Brief History

Coney Island’s beginnings date back to 1860s when an apple farmer by the name of James Parker purchased 400 acres (1.6 km2) of land along the shores of the Ohio River. James soon realized in the early 1870s the popularity of the farm’s location, and added a dining hall, dancing hall, and bowling alley. He later sold the land to two steamboat captainsthat named the area “Ohio Grove, The Coney Island of the West” in an effort to link the park with the famous New York destination. Fortunate enough to be on a riverfront location, riverboat soon became the most popular method of transportation for park visitors. In 1887, “Ohio Grove” was completely dropped from the name as the park became known simply as “Coney Island”.

Over the years, the park became a full-fledged amusement park, complete with rides and carnival games. However, the park’s proximity to the river made it prone to frequent flooding. In 1970 construction began on a new site for the park that would be located in Deerfield Township of Warren County 25 miles (40 km) north of Cincinnati along Interstate 71. Coney Island closed its amusements on September 6, 1971, as most of its rides were moved to the newly completed Kings Island theme park. Kings Island opened in 1972!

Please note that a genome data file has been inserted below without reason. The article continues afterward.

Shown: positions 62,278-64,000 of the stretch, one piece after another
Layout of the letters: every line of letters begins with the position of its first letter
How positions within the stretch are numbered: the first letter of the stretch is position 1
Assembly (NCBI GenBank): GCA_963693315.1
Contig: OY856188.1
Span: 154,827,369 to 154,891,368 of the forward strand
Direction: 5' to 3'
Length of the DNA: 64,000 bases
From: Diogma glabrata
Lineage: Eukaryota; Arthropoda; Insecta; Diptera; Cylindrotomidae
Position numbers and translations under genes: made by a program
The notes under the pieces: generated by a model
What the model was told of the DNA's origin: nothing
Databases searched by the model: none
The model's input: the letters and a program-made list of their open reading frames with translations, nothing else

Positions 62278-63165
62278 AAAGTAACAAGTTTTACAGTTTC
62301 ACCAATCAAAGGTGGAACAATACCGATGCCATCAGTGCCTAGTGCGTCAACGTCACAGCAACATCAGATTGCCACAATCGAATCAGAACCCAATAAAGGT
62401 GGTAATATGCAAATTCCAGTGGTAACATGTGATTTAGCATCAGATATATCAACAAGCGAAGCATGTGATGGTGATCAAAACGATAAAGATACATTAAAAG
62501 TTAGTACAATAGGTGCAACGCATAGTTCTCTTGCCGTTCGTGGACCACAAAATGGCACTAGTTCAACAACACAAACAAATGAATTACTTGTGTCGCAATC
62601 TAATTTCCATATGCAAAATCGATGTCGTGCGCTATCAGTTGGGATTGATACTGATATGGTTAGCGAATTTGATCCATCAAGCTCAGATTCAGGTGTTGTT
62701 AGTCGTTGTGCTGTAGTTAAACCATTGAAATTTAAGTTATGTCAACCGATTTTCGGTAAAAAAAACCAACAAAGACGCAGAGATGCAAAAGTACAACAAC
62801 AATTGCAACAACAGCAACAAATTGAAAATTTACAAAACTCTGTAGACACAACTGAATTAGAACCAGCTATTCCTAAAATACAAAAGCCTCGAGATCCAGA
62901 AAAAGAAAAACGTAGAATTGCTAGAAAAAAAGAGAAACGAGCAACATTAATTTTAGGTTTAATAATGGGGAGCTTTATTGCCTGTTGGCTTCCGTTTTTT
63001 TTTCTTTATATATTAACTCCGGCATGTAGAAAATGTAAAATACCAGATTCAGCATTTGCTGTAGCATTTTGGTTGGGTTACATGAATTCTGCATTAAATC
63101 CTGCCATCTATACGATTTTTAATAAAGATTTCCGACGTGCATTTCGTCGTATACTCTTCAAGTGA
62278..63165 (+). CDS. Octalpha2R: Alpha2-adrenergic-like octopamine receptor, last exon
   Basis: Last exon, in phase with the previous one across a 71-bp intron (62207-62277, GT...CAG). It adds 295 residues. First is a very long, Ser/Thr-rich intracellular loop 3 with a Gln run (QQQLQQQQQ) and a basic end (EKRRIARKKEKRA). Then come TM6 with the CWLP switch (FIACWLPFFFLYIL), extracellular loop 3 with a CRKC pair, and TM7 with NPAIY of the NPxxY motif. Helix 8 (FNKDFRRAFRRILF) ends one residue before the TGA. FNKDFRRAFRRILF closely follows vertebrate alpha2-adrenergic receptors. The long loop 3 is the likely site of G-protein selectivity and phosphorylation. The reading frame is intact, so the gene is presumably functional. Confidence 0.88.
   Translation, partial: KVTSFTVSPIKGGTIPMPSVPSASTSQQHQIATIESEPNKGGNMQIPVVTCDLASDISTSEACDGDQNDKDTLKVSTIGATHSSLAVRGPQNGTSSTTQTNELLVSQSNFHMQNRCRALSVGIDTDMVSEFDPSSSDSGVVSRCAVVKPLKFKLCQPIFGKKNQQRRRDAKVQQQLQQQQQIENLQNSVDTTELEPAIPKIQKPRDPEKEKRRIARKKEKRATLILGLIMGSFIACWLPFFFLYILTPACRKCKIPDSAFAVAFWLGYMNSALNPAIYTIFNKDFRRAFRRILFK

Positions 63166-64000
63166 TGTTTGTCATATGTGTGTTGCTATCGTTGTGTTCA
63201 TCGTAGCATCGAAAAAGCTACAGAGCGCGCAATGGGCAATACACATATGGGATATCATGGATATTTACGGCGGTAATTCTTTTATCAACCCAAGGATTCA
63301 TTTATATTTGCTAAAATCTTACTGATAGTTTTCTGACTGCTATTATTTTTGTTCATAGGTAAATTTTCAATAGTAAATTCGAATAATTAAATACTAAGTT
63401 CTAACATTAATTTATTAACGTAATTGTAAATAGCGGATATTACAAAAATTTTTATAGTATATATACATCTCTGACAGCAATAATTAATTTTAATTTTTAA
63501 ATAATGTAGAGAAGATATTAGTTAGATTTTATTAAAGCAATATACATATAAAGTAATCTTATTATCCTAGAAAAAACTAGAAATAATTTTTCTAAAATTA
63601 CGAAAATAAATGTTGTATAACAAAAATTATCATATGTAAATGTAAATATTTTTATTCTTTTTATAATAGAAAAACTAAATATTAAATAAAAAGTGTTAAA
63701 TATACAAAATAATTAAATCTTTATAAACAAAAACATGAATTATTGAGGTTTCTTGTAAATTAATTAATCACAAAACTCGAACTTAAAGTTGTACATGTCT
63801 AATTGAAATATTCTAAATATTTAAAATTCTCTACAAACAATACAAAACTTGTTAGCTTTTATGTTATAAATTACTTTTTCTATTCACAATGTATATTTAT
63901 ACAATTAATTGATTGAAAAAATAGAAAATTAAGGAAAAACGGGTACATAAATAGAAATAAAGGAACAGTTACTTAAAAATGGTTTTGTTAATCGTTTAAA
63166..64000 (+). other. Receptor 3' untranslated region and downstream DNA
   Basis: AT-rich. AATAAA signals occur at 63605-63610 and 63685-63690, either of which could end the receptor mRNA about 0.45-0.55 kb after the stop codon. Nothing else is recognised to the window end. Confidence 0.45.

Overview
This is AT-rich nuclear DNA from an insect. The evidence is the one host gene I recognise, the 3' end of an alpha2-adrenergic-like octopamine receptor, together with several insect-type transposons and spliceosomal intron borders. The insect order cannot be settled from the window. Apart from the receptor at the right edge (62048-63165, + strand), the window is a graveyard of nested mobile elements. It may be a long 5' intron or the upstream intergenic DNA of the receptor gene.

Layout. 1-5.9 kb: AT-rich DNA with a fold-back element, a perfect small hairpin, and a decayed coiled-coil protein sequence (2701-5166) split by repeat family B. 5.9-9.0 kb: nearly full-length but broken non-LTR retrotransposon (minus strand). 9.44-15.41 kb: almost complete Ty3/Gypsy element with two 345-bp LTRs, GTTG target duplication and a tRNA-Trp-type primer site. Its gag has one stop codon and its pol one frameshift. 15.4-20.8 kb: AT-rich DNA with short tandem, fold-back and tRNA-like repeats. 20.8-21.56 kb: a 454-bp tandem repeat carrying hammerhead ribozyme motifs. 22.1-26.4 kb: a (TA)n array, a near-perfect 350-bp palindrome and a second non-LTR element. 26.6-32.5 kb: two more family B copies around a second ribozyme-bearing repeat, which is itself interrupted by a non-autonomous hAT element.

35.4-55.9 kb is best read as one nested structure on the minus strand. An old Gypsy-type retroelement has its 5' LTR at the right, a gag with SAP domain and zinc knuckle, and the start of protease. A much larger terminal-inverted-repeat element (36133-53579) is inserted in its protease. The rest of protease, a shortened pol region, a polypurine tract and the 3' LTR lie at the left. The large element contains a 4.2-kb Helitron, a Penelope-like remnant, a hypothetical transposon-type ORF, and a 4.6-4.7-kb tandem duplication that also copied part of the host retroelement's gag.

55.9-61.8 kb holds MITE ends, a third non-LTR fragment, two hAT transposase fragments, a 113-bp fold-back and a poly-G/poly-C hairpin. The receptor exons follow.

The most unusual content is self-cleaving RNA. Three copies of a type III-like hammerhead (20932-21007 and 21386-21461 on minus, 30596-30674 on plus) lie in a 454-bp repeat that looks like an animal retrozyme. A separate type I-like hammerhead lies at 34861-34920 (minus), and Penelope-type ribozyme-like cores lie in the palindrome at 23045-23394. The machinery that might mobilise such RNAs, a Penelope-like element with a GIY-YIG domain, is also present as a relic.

Less than two years after closing, Coney Island would reopen permanently in 1973. The park was only a shadow of its former self but still featured several popular attractions. The Sunlite Pool — still the largest recirculating swimming pool in the world — was one of those attractions that helped Coney Island remain a popular summertime destination.

In 1991, Coney Island was restored as a traditional amusement park with familiar rides such as the “Tilt-A-Whirl”, bumper cars, carnival games and musical shows.